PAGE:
The People of Spring Creek
I have been in Nevada all week with my husband for K9 training for our patrol dog, Odin. After class I requested to go on a short drive to snap some pictures. In the process of checking out a long back road we ran into a local deputy. Being in a police vehicle ourselves, we did what fellow law enforcement brother and sisters do, we windowed up.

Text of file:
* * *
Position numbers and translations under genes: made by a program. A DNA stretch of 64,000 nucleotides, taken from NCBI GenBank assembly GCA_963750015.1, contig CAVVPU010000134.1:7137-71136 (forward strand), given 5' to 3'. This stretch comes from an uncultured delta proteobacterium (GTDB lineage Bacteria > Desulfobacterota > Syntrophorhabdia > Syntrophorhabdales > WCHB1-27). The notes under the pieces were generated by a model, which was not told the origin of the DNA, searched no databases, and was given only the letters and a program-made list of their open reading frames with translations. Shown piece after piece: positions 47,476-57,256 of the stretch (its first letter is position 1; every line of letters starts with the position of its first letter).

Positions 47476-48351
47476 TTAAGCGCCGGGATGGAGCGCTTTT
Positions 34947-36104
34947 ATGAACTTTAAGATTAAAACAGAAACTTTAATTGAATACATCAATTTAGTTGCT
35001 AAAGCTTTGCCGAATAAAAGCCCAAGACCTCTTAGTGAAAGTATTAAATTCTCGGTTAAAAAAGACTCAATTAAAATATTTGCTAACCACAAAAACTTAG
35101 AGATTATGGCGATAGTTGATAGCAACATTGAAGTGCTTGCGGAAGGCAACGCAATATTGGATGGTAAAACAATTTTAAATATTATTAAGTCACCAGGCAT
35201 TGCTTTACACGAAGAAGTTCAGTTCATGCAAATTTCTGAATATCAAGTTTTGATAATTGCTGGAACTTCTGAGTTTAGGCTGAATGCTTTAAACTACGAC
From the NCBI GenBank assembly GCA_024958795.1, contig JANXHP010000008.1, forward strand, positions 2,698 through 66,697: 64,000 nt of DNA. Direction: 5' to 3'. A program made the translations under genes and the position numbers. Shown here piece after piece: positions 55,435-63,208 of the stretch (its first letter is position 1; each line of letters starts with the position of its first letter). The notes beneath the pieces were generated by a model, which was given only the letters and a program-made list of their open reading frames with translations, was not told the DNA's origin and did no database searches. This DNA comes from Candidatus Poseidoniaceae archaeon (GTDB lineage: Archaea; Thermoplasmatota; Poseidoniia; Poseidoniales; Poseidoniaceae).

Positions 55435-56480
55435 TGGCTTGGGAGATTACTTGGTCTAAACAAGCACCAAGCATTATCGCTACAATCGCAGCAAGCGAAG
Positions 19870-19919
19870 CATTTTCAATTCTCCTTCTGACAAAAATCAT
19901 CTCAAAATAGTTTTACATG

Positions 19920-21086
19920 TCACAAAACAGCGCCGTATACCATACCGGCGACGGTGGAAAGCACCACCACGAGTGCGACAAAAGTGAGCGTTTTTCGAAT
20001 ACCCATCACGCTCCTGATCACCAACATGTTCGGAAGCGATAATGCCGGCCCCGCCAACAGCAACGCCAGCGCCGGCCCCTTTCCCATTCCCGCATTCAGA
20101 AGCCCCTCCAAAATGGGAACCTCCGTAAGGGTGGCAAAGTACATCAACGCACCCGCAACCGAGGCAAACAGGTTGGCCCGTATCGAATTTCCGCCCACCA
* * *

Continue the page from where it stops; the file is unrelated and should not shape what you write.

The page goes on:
The deputy inquired as to where we were from. My husband advised him we were here with the K9 narcotic and tracking training that had been taking place all week. The deputy then said, “We have a lost three old boy. Would you two come help Search?” Of course we agreed. We followed him to the boy’s residence on the outskirts of the small town of Spring Creek. I will never forget the people of that town. I’ve never witnessed anything like them before. We joined a (low) estimated amount of volunteer searchers of three hundred community members. The roads lined with cars, trucks, and horse trailers in a short time. People brought their 4wheelers, 6 wheelers and horses and began scouring the hills and dirt roads. Families, young and old, formed strong lines, all abreast and began tromping through the sage brush. Grandma and grandpas, moms with five kids in tow, dads with babies strapped to their back, they all took to the land, peeking under bushes, in holes, walking dry creek beds. Although growing more concerning with every second of the emerging darkness and plummeting temperatures, the air was filled with hope, determination, and unexpressable love for another human’s lost child. Most people I spoke to in passing didn’t even know the child’s name, but we all gathered together and spread out to find the lost lamb. Darkness fell and flashlights came out. Then, above the gloom and pressing pressure of time, a cheer broke out a short distance from where I was poking through bushes. The sound of relief echoed over the dry land, most likely reaching the ears of the worried mother. Our lamb was found. He was safe. Prayers of thanks went up from behind every bush within a quarter mile. Worry turned to celebration. Community became family. It turns out, even though I didn’t know the names of the souls I was searching next to, in a place I had never been to before, they weren’t strangers. They were friends I had never met, joined by a common good to look out for and protect a member of our extended pack. I will never forget the warming experience of the Spring Creek Search and the great demonstration of community shown there.